Through several blog-posts, I will share with you tips and resources to practice Arabic in your daily life with your children. I used them when I started to raise my daughter in Arabic 4 years ago (she was a baby). And I am still using some of them. Some are for you and some are for your kids as well. I focus on tips and resources for young kids (under 7 years old) because this is the experience I have, but I think several tips can be used with older children or you can adapt them according to their age.
If you just discovered my blog at Arabic Seeds, I recommend you read these 2 previous blog-posts:
How mostly raising my child in Arabic boosted my own learning. (my testimony to motivate you, especially if you are a non-native Arabic speaker like me ^^! Also find the Arabic books I used to learn Arabic and start to speak it)
Early Arabic Language Teaching Approach (to know more about how children effectively learn a second language)
Two tips before to start:
1) Start little by little, particularly if you are a non-native speaker. Practicing Arabic in your daily life at little “doses” is better than starting big and then giving up (and of course it’s better than never starting ^^).
When I started to use Arabic with my baby (especially when I started to speak it), it was with only words and very basics sentences. I was a beginner and it took me some time to reach a certain level of fluency.
Remember the tale of the rabbit and the turtle : the rabbit ran so fast at the beginning of the race that he felt tired, stopped and felt asleep. However, the turtle was walking step by step, little by little without stopping. And at the end, she won ^^.
2) Involve the whole family in your Arabic learning journey!
As a parent, you are an example for your kids. Show them your interest in Arabic, show them your efforts to learn it (if you are a non-native speaker).
If your children are enough old, you can explain (re-explain) why it’s important for you/them to learn and practice Arabic.
And you can also tell them that you are the “Arabic learning team”, helping each other to acquire more Arabic every day. Explain them that this challenge is a “long term” challenge but if everyone cooperates it will be easier.
Congratulate or reward your kids when they progress, when they help you to remember words or correct each other. I sometimes ask my daughter for a word I forgot, and sometimes she corrects me spontaneously as well ^^ (a mother of a 5 year old girl I teach Arabic, told me that her daughter started to do the same! Children have a better memory than us right?! ).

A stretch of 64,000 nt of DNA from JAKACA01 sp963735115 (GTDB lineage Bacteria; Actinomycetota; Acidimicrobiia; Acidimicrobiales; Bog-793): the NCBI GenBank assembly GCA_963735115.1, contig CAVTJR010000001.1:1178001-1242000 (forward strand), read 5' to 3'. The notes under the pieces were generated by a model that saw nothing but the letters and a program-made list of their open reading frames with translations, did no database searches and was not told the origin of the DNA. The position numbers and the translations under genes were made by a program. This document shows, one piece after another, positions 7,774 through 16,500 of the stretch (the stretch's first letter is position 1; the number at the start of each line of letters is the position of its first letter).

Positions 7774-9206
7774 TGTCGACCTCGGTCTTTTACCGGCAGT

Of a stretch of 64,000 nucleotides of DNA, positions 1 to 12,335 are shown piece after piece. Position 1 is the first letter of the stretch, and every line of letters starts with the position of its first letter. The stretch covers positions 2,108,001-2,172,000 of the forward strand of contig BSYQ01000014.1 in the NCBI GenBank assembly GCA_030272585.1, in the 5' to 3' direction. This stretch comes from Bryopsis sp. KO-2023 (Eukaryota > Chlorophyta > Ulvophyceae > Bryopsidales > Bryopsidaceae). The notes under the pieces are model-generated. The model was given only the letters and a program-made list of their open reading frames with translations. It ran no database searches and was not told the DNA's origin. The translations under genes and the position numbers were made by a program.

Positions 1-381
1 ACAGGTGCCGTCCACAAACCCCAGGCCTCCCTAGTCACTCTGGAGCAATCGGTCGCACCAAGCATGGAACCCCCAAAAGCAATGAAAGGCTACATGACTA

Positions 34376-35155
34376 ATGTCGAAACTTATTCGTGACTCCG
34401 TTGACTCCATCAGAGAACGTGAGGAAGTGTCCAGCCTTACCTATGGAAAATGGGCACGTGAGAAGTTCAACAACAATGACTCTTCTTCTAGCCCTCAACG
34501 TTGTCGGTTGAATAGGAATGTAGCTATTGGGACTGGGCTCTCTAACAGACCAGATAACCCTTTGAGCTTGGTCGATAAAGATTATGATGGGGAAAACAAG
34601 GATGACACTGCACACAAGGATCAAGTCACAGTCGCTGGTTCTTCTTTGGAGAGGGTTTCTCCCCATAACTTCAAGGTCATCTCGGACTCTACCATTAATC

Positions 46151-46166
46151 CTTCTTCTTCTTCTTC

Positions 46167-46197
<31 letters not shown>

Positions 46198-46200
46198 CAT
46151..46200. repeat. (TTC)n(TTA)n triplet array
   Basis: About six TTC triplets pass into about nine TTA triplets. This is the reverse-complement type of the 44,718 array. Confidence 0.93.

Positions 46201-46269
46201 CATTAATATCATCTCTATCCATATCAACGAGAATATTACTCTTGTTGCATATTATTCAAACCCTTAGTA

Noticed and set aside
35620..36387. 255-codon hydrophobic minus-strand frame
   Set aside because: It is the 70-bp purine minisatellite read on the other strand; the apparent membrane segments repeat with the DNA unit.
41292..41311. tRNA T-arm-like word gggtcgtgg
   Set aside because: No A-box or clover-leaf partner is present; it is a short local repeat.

So now I will give you my tips and resources to integrate more Arabic in your daily life with your kids . Since we need to practice the 4 skills of a language in order to acquire it (reading, listening, writing, speaking), I classed the tips and resources by skill but remember that they are inter-dependent. In this part 1, I provide tips to practice your Arabic Reading skill with many tips especially for non-native Arabic speakers.
Tips and Resources to practice your Arabic Reading skill:
1) Read aloud to your child regularly:
Read aloud Arabic Children Books and printed Resources, as soon as your little one show an interest in this activity. I started when my child was baby, everyday before the nap or the night. She enjoys it. It became our ritual.
If it’s not every day, do it regularly, several times per week (we sometimes read books in French and English according to our personal needs and familial situation).
I think it is essential to make our kids naturally love reading from an early age. And it is even more important if you raise bilingual/multilingual kids. If you are a non-native speaker, reading aloud to your children will help you a lot in your own learning: Arabic vocabulary & grammar development and Arabic speaking improvement!
2) Which Arabic children books/resources to read?
If your child is a baby/toddler, start with pictures-words books/resources and those with simple sentences. At this very young age, they explore their environment and their interest is based on everyday life’s things. Resources describing the world around us are great (for example, about seasons, about the city, about the family, about animals).
As your little one grows, you can read Arabic Stories. Especially at the preschool age (around 3 years old), they become very imaginative and have a big interest in stories. Stories are particularly great to expose them to more Arabic grammar, particularly to times other than the present time generally used in describing books (past time, future etc…). If you want to add more fun use different voice intonations, different voices according to the characters and some gestures too.